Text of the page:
This blog entry is dedicated to my oldest son, age 21, who, until he was about 3, would, just as often as not, merely point and grunt for what he wanted, compelling his older sisters to carry him around until he got whatever it was that caught his eye. The sisters knew his language and responded swiftly to meet his need, giggling at how only they understood him. Why use words when you have sisters? I have to tell you, grunting wasn’t as much fun for me to hear, though, and I was happy when he outgrew this quirky little stage. But for our children who come from histories of loss, grunting or whining to express a need can be a symptom of deeper issues instead of, ‘I’m just too pampered to be bothered by words…”
Whiny children are overwhelmed children because they lack the internal resources to cope with what life is currently throwing at them. As much as we might think, they are really not whining to drive us crazy. They whine because they are on overdrive and can’t do better in the moment.
Prevention is always something to look at. A good way to prevent whining is to prevent their systems from getting overwhelmed in the first place. Make sure they aren’t hungry or in need of a protein-rich snack. Check if they are thirsty. Be a detective to identify the unique unique body signals your child demonstrates just before they are get overwhelmed, and notice if there are specific times of the day, or specific events that typically precede the whiny response. If you can identify specific situations or events, you may want to take a break from them for a little time, while you help your child work out their voice.
Give Your Child Voice to Feel Powerful:
There is a Catch 22 with whining because it is often due to feeling powerless that a child whines. So, if we are verbally harsh with them for whining, send them away from us, or we ignore their behavior in hopes it will go away without attention, this only increases their feelings of powerlessness, leading to more distress for them, not improved behavior. That is kind of an intense sentence. But then, this whining cycle is also intense.
The antidote is giving them more power.
Remember, you are really sharing power with your child, not giving up your power. Power sharing can come in the form of letting your child know he/she is heard even if you cannot give them what they want. “I know you wanted to go to the park today and you are so sad it is raining. It is hard when your plans get changed suddenly isn’t it?”
Your child will also experience power when you encourage a strong voice, such as “let me hear your big boy voice’ or, ‘let me hear your strong voice’. This lets them know you value what they have to say. Some parents have had success creating their own scripts to say to their child in the whiny moment, which they have taught to and practiced with their child at an earlier time, such as during family night. Using a favorite toy, “Can you show me Stuffy’s ‘weak voice’?” (whining). “Can you show me Stuffy’s strong voice?” (asking with words). If you make a game with this during moments of calm, your child will have the language to understand what you are expecting of them in the hard moment.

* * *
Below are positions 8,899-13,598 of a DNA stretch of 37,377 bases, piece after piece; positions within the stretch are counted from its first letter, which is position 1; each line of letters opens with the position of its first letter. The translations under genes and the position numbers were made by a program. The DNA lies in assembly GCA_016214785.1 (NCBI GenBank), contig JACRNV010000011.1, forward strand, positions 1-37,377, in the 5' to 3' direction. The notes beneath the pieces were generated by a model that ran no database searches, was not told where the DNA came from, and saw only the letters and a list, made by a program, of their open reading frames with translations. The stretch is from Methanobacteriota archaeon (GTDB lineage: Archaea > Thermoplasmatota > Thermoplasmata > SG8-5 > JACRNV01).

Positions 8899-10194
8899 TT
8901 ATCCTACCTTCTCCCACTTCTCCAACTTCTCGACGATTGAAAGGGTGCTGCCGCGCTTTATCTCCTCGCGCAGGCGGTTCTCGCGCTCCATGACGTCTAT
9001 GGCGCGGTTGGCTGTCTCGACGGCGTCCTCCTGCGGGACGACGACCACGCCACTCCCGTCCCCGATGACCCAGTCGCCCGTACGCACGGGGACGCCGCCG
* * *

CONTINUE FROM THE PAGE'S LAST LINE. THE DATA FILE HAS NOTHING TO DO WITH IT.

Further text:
Your child will love your playfulness and exaggerations when you ‘help’ the stuffed toy look for his voice “I wonder where Stuffy’s strong voice went? It was here just a minutes ago! Is it under the table? The chair? Hiding in the toy box?” After the toy finds its strong voice, practice asking for things in a strong voice.
You can then playfully use these same questions to your child when they first start whining. Playful correction keeps connection at the forefront and disarms their moments of distress.
Whiny children may feel alone in their powerlessness. We are created to connect. When something disrupts their connection with you (whether real or imagined) this feeling can easily overwhelm them with feelings of loss they cannot manage in healthy ways. Sometimes all it takes is your momentary attention directed at little sister, or them not getting something they want, to set them off spiraling into aloneness and despair.
Pre-emptive connection means you seek out connecting moments with your child before the need arises; you fill their ‘connection tank’ before it runs dry. This means you don’t wait for your child to ‘ask’ (which will usually be through whining or maladaptive behavior of some kind, which many parents call ‘attention-seeking behavior”) before you offer to snuggle, cuddle, or the teenager-equivalent milkshake run to McDonalds. You can build in connection rituals throughout the day and evening that your child can count on, to keep their tank full.
But you can also connect with your child at the first sign your child needs you, before behaviors really escalate. “Hey son, you look like you might need some one-on-one time with me, let’s go spend some time together.” No, this is not rewarding bad behavior, it’s meeting their immense needs for connection with you.
Be Aware of Parent Triggers:
The sound of whining can create anxiety in parents, not unlike scraping fingernails on a chalkboard. Be mindful of what’s triggering you, so that you can remain calm to be there for them in their need. A whiny child is a needy child. When we see whining as an indicator of a need instead of willful behavior, we can respond with compassion and connection. Don’t feel like you have to solve every problem (that just sets us up for failure) – just let them know you are there for them. “I hear you. You are important. “